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Packing is hard. There are a million things to remember, like for example your ID or passport. But it’s also a good idea to think about what can happen once you arrive. If you get sick when you’re abroad, your ID won’t be enough – you’ll need your European Health Insurance Card (EHIC).
How does it work?
This card gives you the right to medically necessary, state‑provided healthcare while holidaying, studying or volunteering anywhere in the EU (as well as Iceland, Lichtenstein, Norway and Switzerland).
To be more specific, while you are in a foreign country, this card guarantees you medical treatment under the same conditions and at the same cost as locals insured in that country. If the medical treatment is free for local residents, you will not have to pay. If the country requires payment, you can either ask for reimbursement from local authorities, or put in a claim with your health insurer back home. Always remember that the expenses are reimbursed according to the rules of the country where you receive the treatment and each country’s healthcare system is different. So, services that are free at home might not be free in another country.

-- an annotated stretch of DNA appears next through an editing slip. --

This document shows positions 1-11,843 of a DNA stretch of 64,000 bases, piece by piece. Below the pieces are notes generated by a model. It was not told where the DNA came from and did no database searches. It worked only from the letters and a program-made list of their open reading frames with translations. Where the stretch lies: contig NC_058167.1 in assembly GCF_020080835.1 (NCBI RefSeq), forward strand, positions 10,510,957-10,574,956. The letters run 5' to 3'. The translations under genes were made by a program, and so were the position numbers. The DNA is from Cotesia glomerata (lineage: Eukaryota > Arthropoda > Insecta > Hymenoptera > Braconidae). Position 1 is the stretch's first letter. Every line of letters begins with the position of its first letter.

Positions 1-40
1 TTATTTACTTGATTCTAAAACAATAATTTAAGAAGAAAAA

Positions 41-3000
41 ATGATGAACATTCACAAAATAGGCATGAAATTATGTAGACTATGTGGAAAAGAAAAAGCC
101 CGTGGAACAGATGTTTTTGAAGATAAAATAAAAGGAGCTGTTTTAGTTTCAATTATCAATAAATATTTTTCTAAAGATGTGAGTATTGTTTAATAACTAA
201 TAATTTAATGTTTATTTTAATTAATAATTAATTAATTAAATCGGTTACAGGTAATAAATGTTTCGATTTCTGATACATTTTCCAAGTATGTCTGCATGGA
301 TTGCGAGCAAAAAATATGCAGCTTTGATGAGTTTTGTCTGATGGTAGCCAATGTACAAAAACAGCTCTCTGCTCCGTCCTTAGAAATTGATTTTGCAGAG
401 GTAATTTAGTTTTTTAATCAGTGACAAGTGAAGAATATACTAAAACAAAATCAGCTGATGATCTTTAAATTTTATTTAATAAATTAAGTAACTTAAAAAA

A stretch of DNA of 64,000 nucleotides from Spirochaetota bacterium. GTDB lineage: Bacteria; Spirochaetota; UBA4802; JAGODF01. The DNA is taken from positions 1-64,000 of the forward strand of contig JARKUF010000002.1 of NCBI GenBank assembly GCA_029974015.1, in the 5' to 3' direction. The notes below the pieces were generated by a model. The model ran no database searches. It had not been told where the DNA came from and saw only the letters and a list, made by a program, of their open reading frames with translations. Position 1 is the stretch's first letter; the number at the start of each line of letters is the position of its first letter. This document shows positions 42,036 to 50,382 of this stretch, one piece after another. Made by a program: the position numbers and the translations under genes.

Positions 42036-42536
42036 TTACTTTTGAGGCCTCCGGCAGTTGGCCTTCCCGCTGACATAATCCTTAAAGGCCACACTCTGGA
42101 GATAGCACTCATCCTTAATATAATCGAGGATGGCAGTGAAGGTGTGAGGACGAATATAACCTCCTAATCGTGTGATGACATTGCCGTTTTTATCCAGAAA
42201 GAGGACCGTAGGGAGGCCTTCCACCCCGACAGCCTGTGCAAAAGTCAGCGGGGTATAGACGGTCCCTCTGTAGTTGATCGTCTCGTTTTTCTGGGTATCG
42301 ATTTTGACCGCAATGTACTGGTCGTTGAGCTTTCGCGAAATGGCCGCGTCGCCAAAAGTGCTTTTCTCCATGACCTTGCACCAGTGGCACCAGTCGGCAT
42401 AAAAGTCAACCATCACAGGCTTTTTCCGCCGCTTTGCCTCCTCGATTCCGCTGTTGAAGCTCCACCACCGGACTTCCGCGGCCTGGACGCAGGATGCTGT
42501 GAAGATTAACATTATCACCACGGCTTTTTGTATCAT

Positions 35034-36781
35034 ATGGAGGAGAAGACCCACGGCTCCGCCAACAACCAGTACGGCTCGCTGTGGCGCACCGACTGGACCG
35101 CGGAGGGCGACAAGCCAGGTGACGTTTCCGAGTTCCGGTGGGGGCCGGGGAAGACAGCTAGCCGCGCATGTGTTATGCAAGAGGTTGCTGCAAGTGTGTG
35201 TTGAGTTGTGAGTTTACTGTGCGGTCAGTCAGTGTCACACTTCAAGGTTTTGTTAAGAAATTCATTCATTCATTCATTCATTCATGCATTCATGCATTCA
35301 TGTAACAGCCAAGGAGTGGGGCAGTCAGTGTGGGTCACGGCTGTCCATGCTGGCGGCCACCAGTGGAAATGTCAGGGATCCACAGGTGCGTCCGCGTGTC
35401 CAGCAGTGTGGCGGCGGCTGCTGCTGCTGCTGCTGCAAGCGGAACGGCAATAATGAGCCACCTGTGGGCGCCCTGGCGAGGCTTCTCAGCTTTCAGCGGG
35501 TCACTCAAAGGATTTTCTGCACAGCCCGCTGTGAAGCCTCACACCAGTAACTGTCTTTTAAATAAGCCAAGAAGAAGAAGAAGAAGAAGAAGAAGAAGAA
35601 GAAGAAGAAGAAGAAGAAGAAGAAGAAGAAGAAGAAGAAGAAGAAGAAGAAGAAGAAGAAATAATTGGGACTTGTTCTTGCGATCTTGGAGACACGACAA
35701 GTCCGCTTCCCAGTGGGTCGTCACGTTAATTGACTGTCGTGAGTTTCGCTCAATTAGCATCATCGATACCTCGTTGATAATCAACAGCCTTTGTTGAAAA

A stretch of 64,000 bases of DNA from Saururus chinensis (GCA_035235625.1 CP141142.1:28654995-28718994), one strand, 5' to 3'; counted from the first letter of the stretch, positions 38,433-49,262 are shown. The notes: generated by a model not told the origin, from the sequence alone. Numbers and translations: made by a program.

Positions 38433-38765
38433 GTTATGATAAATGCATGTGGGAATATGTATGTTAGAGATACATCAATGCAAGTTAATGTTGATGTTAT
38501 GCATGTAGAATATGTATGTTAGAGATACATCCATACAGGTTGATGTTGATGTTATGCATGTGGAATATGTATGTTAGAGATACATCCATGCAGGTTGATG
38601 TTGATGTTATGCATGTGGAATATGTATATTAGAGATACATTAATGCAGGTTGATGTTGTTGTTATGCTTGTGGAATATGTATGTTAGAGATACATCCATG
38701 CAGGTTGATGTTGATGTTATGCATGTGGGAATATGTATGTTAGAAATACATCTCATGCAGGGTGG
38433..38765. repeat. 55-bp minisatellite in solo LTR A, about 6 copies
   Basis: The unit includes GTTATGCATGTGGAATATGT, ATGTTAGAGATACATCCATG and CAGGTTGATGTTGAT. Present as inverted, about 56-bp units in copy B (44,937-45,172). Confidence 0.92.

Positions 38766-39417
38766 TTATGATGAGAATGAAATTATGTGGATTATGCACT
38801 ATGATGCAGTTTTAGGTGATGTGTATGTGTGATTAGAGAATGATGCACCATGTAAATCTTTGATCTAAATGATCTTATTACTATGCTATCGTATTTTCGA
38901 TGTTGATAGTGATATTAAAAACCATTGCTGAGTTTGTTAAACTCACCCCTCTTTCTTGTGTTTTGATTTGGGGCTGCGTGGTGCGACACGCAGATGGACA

But it doesn’t cover everything, so it’s also important that you have travel insurance. For example, if you need a rescue team, private healthcare or a trip to come back home, you may need your own insurance to cover that part.
Where can you get it?
This card is available to anyone insured by or covered by a state social security system in the EU 27, Iceland, Liechtenstein, Norway or Switzerland. Check out your national service online, they can get you a card of your own if you don’t already have one.
Get the app
The European Health Insurance Card has developed an app jam-packed with all the information you’ll need to know when away from home. For example, the app gives you practical advice helpful for unexpected situations abroad - including the 112 Europe-wide emergency number and an outline of potential treatment costs. This app is compatible with iOS, Android and Windows 7 mobile and comes in 24 languages; it even allows you to switch between languages, making communication with hospital staff a lot easier if you haven’t gotten round to taking those language courses yet.